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The *OFFICIAL* 2012 Samsung EH4000/EH5000/EH5300 Owner's Thread... - Page 48

post #1411 of 2167
yup the viewing angles are pretty much (for me at least) one and that is straight on. if i barely move from straight on, the TV goes grey......SMH
post #1412 of 2167
I find mine is good for about 30 degrees either way from centre, and viewable to 80+ degrees. But I can't tell you what panel it has.
post #1413 of 2167
on the rear side of your TV, what is the version? I think If it AH then its Optronics, TS is Samsung panel.
post #1414 of 2167
I have to reduce Blue Gain with your settings to 26 otherwise I see too much blue in the dark areas. I like your idea of activating the Eco Sensors with Backlight to 10.smile.gif
No matter which settings I try the grass still appears neon green on my set and I have seen this on most of the othe LED TV's as well. Is this why vediophiles prefer Plasma's? Is there any LED TV which is tru to colour gamut and does NOT show neon grass and lifeless skyblue?
post #1415 of 2167
Quote:
Originally Posted by techpeter View Post

on the rear side of your TV, what is the version? I think If it AH then its Optronics, TS is Samsung panel.
As I have explained before, my label says "05", and nobody knows what that means. This is a UK set.
post #1416 of 2167
Hi all. I'm hoping someone can help me! I have been the owner of a 46" EH5300 for 6 months now and I am experiencing a strange problem. I'm wondering if anyone else has experienced it? Recently, I am waking up in a morning to find my tv kind of on. The panel is not showing any picture at all and the standby light is on, but its not black like when its switched off. My guess is that the backlight is on? I switch it off at the plug to compare and it goes completely black then. This has happened a lot recently now, we are double checking that we are putting the tv onto standby, and it still happens.

Shall I return it to where I bought it?
post #1417 of 2167
rbmaster,
I agree that greyscale claibration does make huge improvement to the picture quality. But isn't it specific to the HDTV set and the Blu-ray player settings. If you change the colour saturation or brightness on the blu-ray player your calibration would also change? Or let's ay you change your blu-ray player, will the greyscale not change? Let me know if I am not speaking sense.
Does a claibrated TV also show improvement when used for wathcing cable channels? I am asking this because there is no way to claibrate TV seperately for cable tv.
Lastly, to my eyes the screenshots shown on blu-ray.com are truly reference quality. After you calibrated your Samsung, do you blu-ray images look close to those screenshots at blu-ray.com?

cheers
post #1418 of 2167
Quote:
Originally Posted by rbmaster View Post

What??? You surely don't know what you're talking about, I'll show you in pictures rather than text:

This is how your TV is performing:



This is how it will perform once calibrated::



That's a huge difference in picture quality and even worse is those settings like dynamic contrast, black tone, etc (which I bet you have them on too), all of those alter the original picture and makes it lost a lot of details.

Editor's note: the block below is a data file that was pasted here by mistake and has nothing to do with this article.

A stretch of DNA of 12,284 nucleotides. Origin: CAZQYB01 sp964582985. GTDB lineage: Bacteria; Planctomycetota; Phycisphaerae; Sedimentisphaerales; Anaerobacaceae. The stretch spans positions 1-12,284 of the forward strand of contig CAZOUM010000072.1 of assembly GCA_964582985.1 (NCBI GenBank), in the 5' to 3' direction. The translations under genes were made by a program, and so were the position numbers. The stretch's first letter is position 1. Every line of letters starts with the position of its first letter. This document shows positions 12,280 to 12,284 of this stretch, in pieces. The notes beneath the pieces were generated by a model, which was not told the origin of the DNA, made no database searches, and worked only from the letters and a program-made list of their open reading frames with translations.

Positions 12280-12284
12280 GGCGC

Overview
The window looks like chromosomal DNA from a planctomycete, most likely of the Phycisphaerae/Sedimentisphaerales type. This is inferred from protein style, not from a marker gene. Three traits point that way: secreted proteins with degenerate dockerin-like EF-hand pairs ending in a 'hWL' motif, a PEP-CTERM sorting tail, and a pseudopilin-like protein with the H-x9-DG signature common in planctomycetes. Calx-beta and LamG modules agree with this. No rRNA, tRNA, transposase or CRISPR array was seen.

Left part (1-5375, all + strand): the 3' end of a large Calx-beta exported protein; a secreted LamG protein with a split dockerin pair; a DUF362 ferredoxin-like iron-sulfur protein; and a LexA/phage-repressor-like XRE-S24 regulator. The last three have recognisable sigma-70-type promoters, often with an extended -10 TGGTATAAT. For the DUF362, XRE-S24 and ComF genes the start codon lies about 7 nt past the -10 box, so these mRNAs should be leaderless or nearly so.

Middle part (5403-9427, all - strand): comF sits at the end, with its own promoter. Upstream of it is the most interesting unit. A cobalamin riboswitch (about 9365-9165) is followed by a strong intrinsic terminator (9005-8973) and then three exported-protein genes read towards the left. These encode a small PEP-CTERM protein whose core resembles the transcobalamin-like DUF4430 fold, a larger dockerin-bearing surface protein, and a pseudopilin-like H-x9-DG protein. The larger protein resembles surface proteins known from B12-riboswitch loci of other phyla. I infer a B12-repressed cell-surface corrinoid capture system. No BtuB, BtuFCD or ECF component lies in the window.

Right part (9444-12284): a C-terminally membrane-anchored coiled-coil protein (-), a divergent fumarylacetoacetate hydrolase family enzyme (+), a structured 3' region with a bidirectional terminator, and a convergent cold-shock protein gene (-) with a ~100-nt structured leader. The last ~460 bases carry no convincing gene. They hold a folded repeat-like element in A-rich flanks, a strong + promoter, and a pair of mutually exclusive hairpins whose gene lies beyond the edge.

So don't call other people picky for wanting to have a good picture on their tvs. Standard settings are awful on almost all lcd tvs, AWFUL!
But if you still want to have a bad picture with stupid colors which looks like you're watching your tv with blue lens glasses and lose a LOT of details too, be my guest, that's your tv and if you like it the way it is I'm not here to judge you, what's important is you're happy with it.
I surely agree with you :P


rbmaster,
I agree that greyscale claibration does make huge improvement to the picture quality. But isn't it specific to the HDTV set and the Blu-ray player settings. If you change the colour saturation or brightness on the blu-ray player your calibration would also change? Or let's ay you change your blu-ray player, will the greyscale not change? Let me know if I am not speaking sense.
Does a claibrated TV also show improvement when used for wathcing cable channels? I am asking this because there is no way to claibrate TV seperately for cable tv.
Lastly, to my eyes the screenshots shown on blu-ray.com are truly reference quality. After you calibrated your Samsung, do you blu-ray images look close to those screenshots at blu-ray.com?

cheers
post #1419 of 2167
The top shot is the way he thinks my TV is performing!
post #1420 of 2167
Quote:
Originally Posted by techpeter View Post

rbmaster,
I agree that greyscale claibration does make huge improvement to the picture quality. But isn't it specific to the HDTV set and the Blu-ray player settings. If you change the colour saturation or brightness on the blu-ray player your calibration would also change? Or let's ay you change your blu-ray player, will the greyscale not change? Let me know if I am not speaking sense.
Does a claibrated TV also show improvement when used for wathcing cable channels? I am asking this because there is no way to claibrate TV seperately for cable tv.
Lastly, to my eyes the screenshots shown on blu-ray.com are truly reference quality. After you calibrated your Samsung, do you blu-ray images look close to those screenshots at blu-ray.com?

cheers

1- Some players (bd players, dvd players, pcs, etc) do offer some basic calibration controls but you should not mess with them, they are usefull only if your tv doesn't offer those calibration settings. You should always calibrate your display and let the player calibration options on default (they are not display calibration controls, they are sort of post processing calibration). All players should provide the same picture to your display, if they don't it's because they're applying some sort of post-processing effects to the picture.